10 November 2019

Nine

Polesden Lacey

And just like that, we arrive nine years later. When I first posted to this blog in November 2010, it began as a little something to complement my journalism degree, to produce my name in Google searches, and to explore my love for street style photography - as featured in my then-favourite blog, The Sartorialist. I'm very proud of how far I've come since then, from teaching myself photography to realising a sense of self-confidence I wouldn't have imagined at the age of eighteen.

But I must confess, I haven't been the most dedicated blogger since leaving university. I'd say my blog peaked in the spring of 2015, when I visited Paris Fashion Week for a second time and took my favourite photos to date. Later that year I moved to London and my focus shifted to enjoying other aspects of life. And while I should never disparage myself for wanting a more genuine social life outside press events (there is only so much small talk and canap├ęs a person can live on), or for focusing on a separate full-time career, I wish I had worked harder to find a balance that didn't leave me feeling guilty about posting infrequently, or feeling lost in the expanding bubble of social media.

My favourite period of blogging was definitely the earlier years, circa 2012, when I had an astonishing amount of free time to potter about with my camera, and a steady stream of event invitations and review opportunities to supplement my street style content. But there was considerably less pressure to be an "influencer", and for many bloggers, our individual online platforms were just a hobby. Instagram was in its formative years, and there wasn't the same emphasis as today to make it big on social media; the quality of our original content was the greatest indicator of our talent, not the number of followers we had. Blogger meets, too, were predominantly social events, where we would make new friends over a burger or a drink (a chilli-flavoured vodka shot in the case of Paige and I), then take each other's pictures in cute alleyways. I can't help but wonder, are blogger meets even a thing any more?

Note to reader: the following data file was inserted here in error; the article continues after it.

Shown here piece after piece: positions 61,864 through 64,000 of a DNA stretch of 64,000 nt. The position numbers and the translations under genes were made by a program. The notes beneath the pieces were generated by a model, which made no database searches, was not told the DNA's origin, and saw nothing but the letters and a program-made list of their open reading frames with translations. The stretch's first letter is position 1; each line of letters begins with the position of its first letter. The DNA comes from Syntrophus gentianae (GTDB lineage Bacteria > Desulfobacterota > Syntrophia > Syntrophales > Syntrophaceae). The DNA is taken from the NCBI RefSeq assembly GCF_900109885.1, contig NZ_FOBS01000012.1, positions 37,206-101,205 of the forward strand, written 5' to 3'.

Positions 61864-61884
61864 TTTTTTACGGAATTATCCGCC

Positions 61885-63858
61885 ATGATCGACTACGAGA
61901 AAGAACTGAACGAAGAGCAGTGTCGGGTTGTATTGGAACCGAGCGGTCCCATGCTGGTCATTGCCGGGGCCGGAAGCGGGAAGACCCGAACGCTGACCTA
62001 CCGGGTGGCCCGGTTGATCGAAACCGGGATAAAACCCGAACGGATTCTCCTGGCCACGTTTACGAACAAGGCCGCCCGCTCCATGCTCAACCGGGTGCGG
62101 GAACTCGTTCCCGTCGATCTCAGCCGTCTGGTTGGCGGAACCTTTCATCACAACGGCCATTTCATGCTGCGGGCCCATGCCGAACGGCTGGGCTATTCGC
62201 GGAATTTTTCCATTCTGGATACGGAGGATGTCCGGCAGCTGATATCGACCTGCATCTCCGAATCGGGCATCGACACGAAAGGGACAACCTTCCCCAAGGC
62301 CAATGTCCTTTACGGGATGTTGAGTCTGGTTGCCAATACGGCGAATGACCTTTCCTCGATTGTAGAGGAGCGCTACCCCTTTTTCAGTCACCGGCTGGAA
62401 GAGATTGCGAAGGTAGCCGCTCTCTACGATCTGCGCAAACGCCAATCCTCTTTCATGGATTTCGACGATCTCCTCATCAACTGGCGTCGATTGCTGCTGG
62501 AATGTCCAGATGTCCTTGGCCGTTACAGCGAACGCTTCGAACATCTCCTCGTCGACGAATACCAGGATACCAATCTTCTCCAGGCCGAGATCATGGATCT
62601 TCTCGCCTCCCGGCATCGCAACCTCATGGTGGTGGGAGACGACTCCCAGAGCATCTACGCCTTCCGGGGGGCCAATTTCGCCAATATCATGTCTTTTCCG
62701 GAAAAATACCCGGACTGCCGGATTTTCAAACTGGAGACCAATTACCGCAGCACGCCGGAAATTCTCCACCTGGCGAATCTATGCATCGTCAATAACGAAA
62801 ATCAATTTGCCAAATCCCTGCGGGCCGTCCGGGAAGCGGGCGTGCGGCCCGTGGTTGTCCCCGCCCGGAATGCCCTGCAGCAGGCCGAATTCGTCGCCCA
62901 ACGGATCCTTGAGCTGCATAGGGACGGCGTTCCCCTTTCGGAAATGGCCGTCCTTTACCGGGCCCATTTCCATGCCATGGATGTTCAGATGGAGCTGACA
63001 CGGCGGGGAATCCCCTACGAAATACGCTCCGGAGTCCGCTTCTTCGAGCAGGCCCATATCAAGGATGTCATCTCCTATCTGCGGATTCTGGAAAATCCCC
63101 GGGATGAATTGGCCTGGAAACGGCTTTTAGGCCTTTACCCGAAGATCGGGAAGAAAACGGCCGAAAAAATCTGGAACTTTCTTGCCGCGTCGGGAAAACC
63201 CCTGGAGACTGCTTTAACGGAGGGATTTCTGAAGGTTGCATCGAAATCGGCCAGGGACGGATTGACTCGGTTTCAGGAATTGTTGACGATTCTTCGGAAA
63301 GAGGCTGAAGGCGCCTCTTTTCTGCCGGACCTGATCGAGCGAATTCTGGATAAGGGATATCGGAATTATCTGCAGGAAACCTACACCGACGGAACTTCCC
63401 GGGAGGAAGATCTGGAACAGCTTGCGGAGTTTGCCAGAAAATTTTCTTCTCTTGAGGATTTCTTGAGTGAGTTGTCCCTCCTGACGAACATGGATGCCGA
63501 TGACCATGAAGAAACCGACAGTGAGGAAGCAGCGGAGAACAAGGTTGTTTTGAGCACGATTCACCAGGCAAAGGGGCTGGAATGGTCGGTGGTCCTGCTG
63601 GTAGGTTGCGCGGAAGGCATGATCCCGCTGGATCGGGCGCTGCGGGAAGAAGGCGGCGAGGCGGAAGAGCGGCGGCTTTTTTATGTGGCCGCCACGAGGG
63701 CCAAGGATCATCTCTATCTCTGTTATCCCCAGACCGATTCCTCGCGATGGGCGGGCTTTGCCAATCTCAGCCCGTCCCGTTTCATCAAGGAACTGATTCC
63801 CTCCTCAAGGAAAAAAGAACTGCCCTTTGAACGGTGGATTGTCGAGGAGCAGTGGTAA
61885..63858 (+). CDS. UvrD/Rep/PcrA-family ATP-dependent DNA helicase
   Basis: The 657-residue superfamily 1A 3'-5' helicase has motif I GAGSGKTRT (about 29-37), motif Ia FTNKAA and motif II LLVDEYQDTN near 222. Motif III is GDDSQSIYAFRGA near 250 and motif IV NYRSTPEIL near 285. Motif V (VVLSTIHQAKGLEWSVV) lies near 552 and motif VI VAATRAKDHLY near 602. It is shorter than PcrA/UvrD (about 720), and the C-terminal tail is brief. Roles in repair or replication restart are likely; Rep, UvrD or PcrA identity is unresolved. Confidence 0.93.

Polesden Lacey Polesden Lacey Polesden Lacey

Indeed much has changed since. Blogging has become a competitive industry, in which many of the individuals I befriended all those years ago now enjoy a full-time position creating content for the same websites they would post their musings and outfits-of-the-day. I can't deny I'm jealous at times; I plateaued some years ago at seven-hundred-and-something Instagram followers, and if I want to stay in this game, which I do, that figure simply doesn't reflect a blogger of nine years' experience. I'm having to accept that quantity is equally as important as quality, if not on my blog then certainly on my social channels, which serve as the face for the main product.

Because truthfully, I do miss the press invitations and review opportunities, even if my time is more constrained these days. There was a lifestyle I relished from being an active blogger, and it provided me with so much to shoot and to write about. The content that has continued successfully are my London Fashion Week features, as a consequence of having attended every season for seventeen seasons. Nevertheless I don't what that to be what this blog is only about, especially when you can see runway looks from hundreds of other media sources. (On a more personal level, London Fashion Week has lost its magic, and I'm contemplating whether I even attend next year.) I know I can write well and I know I can take great photos, but clearly what I've been lacking is motivation and - more importantly - direction.